Skip to content
Copyright © 2024 by Westpac Banking Corporation. All rights reserved.

Checkboxes are a proven and effective way to elicit a multiple choice from a user. They also require careful consideration to produce the best results.


There are two checkbox sizes, make sure when laying out forms that your checkbox size and field sizes are aligned.

Hint text

This variation allows supporting text to be displayed below the selectable item. For use in scenarios where the options are complex and require further information for clarity, using the hint text prevents the labels becoming too long which can effect scanability. Hint text can be used with both Medium and Large sized checkboxes.


When requirements dictate long lists of choices, and particularly as mobile screens can only show a limited amount of information at a time, it's possible to surface the most common choices, and hide the rest under a "reveal" interaction. Once the user selects the toggle, the remaining items reveal and the toggle disappears.

  • Avoid hiding one or two options under the toggle as this forces the user to interact with the interface for very little value.
  • Use data to inform your decisions on which options are surfaced at the screen level.
  • Surface the most popular and hide the rest behind the interaction.
  • Always express how many items are behind the reveal.
  • Reveal can be used with both Medium and Large sized checkboxes.

Horizontal layout

Use this option when you require an inline layout, it's only recommended in very specific circumstances and we suggest never having more than two checkboxes side-by-side.

Error state

All form elements have associated error states, see Error messages in our content guidelines for more.

User experience

If you are asking your user to select one or more options from a list, then Checkboxes are the way to go. A single checkbox can also be used in isolation usually to acknowledge consent, understanding or agreement e.g Terms and conditions.

Keep elements close to each other for maximum performance as illustrated below:

Illustration showing three different ways to relate checkbox inputs to labels. Unrelated shows the checkbox spaced far away from the label. Forced shows the same spacing as unrelated but with a line connecting them. Related shows the label very close to the checkbox.

The closer the label to the input, the better.


There is little association between the input (checkbox) and label 'Select'.


Using the Gestalt principle of continuity, by adding a line between the input and the label, we are guiding the eye along the line and connecting the two.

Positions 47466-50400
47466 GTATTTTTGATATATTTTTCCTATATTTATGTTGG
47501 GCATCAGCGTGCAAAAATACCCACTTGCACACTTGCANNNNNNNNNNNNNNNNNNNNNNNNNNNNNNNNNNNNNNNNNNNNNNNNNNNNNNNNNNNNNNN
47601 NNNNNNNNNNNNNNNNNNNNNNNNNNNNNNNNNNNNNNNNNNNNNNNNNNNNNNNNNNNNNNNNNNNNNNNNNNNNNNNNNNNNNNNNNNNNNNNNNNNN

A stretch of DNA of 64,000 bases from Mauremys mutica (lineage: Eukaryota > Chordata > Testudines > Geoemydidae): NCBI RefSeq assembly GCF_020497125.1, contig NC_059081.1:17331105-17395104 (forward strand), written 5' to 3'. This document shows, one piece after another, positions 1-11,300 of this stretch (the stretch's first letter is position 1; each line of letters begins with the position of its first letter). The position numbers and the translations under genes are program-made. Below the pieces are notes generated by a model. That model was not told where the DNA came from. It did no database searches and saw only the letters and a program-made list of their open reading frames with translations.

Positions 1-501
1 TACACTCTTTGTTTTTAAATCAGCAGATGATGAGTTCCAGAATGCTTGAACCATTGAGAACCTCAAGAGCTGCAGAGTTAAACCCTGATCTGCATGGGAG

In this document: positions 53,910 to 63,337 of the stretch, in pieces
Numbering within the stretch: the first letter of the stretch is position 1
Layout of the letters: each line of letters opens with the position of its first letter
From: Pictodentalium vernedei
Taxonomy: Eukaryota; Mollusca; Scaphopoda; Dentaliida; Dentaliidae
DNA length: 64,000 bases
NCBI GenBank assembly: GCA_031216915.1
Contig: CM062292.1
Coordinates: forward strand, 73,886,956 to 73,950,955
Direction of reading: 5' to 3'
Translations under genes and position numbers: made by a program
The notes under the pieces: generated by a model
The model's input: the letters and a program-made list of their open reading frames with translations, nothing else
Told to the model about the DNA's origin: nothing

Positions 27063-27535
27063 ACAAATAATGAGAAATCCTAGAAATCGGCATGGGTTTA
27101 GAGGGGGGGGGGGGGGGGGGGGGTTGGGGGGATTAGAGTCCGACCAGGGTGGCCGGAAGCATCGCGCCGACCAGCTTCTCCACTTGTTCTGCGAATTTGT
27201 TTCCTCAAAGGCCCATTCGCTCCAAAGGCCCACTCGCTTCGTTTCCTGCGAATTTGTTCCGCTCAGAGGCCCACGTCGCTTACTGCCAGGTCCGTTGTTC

When a label sits next to an input the association is strongest.

Visual design

Most operating systems provide default styling for common UI elements such as checkbox groups. We've overridden this default styling for several reasons:

  1. The default styling does not align with our brands look and feel.
  2. The default styling often fails accessibility requirements such as colour contrast ratio and hit area.
  3. The default styling is proportionately not aligned with the other UI elements.

These issues have been addressed with the styling of the checkbox groups while making them more accessible, more consistent, more tactile and more visually appealing. These overrides also ensure that the radio and checkbox components will adapt automatically when building multi-brand applications.

Dos and don’ts

  • Avoid placing more than two radios or checkboxes horizontally, side-by-side.
  • Don't mix checkboxes and radios
  • Avoid changing the colour of the checkbox symbol.
  • Avoid changing the text styling of the checkbox label (size, colour etc).
  • Do make sure the taxonomy of the options you are offering makes sense as any ambiguity will only slow down or confuse the user.
Question set asking ‘Which methods do you use to get to work?’ With checkbox options: Car, Bicycle, Train, Other means. This diagram has a tick.
Question set asking ‘Which methods do you use to get to work?’ With checkbox options: Car, Bicycle, Train. Last item Other means as radio button. This diagram has a cross.
Question set asking ‘Do you have any of the following in your household?’ With checkbox options: Cameras, Bicycles, Audio equipment, Computer equipment. This diagram has a tick.
Question set asking ‘Do you have any of the following in your household?’ With checkbox options: Cameras such as professional cameras, consumer cameras, digital cameras, film cameras, video cameras; Bicycles (whether it’s yours or someone else’s in the same household); Audio equipment including CB radios; Computer equipment including smartphones, desktops, tablets, laptops, game consoles. This diagram has a cross.

Where is this available?

The GEL design System will always have the latest component versions and additions, however new components and changes to existing components may roll out to other platforms at different times.